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05-07-17

Fire Minister's speech at the Fire Safety Conference

Nick Hurd attended the Fire Safety Conference 2017 organised by Westminster Briefing yesterday (July 4th 2017).

The Fire Minister's speech included information about Grenfell tower and key points included:  

  • The first priority is to ensure that people who have been directly affected by the fire are cared for and receive all the support they need. 
  • The second, as I’ve said, is to ensure that people in similar buildings are safe and, feel safe, in their homes.
  • Thirdly, that we have got to make sure that we reassure the public that we all serve about the safety of buildings they are in and increase levels of public confidence about the whole system which we manage together, to manage the risk of fire and to give the public reassurance. 

He further referenced the independent expert advisory panel and said they would act as a conduit for fire and rescue services who have a vital role to play. 

His speech also included:

Public inquiry

In terms of the public inquiry and as the Prime Minister has announced, there will be an independent, judge-led public inquiry, led by Sir Martin Moore-Bick.
The inquiry’s immediate priority will be to establish the facts of what happened in order to take the necessary action to prevent a similar tragedy from happening again.
But beyond that immediate focus it is also important that all the wider lessons from both this catastrophe, and the checks of other buildings around the country that followed it, are identified and learnt.
We must, and I’m sure everyone in this room will agree, get to the truth about what happened, so no stone will be left unturned by this inquiry. The inquiry will also produce an interim report to ensure we identify lessons as early as possible.

Expert panel

And as I’ve already said, it’s essential that people in similar buildings to Grenfell Tower are safe and feel secure in their own homes. Building regulations and fire safety systems have been developed over many decades.

Until the Grenfell Tower fire, it could have been said these systems worked. The numbers of fires have fallen as you know by half over the past decade and the number of fires in purpose-built high-rise flats has fallen by 43 percent since 2009/10.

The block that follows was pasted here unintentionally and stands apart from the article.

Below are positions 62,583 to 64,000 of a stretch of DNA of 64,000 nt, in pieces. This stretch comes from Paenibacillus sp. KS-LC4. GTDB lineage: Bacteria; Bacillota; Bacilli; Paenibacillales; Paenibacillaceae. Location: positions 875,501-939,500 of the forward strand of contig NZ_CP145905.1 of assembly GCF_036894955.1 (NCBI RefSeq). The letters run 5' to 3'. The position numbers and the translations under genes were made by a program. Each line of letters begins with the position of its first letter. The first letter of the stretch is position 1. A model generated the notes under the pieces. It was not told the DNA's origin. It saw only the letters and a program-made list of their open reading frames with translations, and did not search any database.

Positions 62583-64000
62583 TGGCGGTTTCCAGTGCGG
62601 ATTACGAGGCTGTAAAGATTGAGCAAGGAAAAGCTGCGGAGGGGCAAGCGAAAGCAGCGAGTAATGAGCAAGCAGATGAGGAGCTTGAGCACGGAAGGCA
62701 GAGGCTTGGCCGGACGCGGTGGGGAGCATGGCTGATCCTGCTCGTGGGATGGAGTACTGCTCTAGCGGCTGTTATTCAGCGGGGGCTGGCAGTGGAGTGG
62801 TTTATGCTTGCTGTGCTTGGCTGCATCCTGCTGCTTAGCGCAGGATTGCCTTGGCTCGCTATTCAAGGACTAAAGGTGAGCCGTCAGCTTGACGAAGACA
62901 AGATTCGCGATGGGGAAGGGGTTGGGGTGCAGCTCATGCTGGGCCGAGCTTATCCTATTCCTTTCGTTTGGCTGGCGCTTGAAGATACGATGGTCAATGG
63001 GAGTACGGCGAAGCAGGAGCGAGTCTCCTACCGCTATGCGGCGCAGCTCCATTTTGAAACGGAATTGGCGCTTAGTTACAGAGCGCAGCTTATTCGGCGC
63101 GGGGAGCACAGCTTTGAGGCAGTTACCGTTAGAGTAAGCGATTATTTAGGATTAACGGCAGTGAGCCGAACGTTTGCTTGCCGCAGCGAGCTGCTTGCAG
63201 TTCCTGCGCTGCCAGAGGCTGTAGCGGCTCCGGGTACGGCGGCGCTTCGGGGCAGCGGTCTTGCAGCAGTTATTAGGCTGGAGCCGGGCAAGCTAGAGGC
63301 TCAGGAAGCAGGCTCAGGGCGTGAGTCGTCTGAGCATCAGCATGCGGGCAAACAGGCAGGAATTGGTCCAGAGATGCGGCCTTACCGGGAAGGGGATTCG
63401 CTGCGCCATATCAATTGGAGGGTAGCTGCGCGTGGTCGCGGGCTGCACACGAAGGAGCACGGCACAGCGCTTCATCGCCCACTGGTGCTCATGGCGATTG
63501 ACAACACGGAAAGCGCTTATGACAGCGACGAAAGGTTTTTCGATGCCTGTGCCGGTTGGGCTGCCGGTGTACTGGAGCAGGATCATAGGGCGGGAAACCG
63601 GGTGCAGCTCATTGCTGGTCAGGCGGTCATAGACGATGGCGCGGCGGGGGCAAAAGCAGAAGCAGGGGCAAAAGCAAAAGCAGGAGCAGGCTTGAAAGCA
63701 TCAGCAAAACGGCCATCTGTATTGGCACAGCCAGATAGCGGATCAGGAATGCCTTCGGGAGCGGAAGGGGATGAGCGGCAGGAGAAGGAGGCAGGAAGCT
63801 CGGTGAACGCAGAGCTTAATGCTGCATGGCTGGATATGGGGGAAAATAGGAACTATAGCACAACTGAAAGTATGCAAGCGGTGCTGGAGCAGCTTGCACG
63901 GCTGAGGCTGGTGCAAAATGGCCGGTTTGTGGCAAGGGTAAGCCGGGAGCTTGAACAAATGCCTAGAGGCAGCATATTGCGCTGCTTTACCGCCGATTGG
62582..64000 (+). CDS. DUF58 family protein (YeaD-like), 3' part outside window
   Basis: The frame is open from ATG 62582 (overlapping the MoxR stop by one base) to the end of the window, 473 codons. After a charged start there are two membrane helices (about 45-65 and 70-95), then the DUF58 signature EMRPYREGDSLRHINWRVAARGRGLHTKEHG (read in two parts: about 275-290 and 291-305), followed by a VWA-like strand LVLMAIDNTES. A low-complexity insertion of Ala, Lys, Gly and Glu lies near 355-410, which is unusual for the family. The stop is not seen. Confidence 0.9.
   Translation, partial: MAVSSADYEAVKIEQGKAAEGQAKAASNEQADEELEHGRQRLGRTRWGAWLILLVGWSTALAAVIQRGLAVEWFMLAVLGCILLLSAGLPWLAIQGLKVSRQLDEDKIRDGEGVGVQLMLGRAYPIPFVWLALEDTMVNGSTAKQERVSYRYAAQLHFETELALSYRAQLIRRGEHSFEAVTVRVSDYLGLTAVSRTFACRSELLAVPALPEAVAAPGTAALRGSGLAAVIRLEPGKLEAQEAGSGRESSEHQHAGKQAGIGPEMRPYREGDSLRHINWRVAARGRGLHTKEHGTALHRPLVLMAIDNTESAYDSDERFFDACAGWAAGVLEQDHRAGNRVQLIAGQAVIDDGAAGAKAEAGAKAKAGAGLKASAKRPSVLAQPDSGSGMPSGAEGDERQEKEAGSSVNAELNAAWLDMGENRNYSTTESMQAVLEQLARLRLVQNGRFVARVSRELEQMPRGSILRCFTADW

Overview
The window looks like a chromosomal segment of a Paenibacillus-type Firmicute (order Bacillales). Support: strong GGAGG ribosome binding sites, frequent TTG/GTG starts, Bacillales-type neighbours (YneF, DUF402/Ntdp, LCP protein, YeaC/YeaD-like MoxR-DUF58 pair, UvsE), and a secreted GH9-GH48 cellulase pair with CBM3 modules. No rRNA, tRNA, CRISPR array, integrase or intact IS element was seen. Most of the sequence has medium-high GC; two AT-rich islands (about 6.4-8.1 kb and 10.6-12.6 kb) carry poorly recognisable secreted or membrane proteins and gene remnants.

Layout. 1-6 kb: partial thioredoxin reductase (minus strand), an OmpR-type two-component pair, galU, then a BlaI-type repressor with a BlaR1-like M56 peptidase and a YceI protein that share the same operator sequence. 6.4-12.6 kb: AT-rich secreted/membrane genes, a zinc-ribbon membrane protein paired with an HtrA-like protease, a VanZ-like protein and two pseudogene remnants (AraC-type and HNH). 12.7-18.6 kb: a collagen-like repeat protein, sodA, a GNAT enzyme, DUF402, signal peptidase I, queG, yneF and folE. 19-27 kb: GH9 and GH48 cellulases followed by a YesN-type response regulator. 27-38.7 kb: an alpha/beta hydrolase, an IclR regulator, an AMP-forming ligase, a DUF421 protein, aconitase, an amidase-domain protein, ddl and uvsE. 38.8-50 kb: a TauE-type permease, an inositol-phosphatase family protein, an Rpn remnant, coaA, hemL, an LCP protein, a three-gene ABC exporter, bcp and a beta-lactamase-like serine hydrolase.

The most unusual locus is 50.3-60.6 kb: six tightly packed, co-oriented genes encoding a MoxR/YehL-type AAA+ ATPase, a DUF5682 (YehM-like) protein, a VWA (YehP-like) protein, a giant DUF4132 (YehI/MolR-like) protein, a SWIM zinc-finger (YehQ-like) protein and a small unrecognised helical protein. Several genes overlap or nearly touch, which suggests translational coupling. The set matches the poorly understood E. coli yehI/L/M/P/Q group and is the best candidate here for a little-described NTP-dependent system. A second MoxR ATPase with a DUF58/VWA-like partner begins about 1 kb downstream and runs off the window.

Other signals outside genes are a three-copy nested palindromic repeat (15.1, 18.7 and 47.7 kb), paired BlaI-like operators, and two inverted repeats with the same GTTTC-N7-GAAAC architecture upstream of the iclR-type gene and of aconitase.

But at Grenfell Tower we witnessed a catastrophic failure on a scale that many thought impossible in 21st century Britain. It is clear that this failure must be understood and rectified without delay, and the government is determined to ensure that happens.

As an initial step, DCLG has established an independent expert advisory panel to provide independent advice to my colleague the Communities Secretary on any immediate measures needed to ensure people living in high rise buildings are safe.

The panel is made up of a range of building and fire safety experts, chaired by Sir Ken Knight, and will draw in wider technical expertise as necessary to inform their advice.

In particular the panel will:

  • focus on providing advice relating to fire and building safety, and in particular how to ensure the public are safe in high rise buildings
  • consider whether there are any immediate additional actions that should be taken to ensure the safety of existing high rise buildings
  • consider whether there are any changes or clarifications required to existing regulations, and provide advice on possible changes, including making recommendations on the use of specific materials
  • consider whether the current processes for checking building safety are fit for purpose, and whether any changes are required. I’d encourage anyone in this room who has expertise or views on this to share it 

Please read the full speech on the Home Office website

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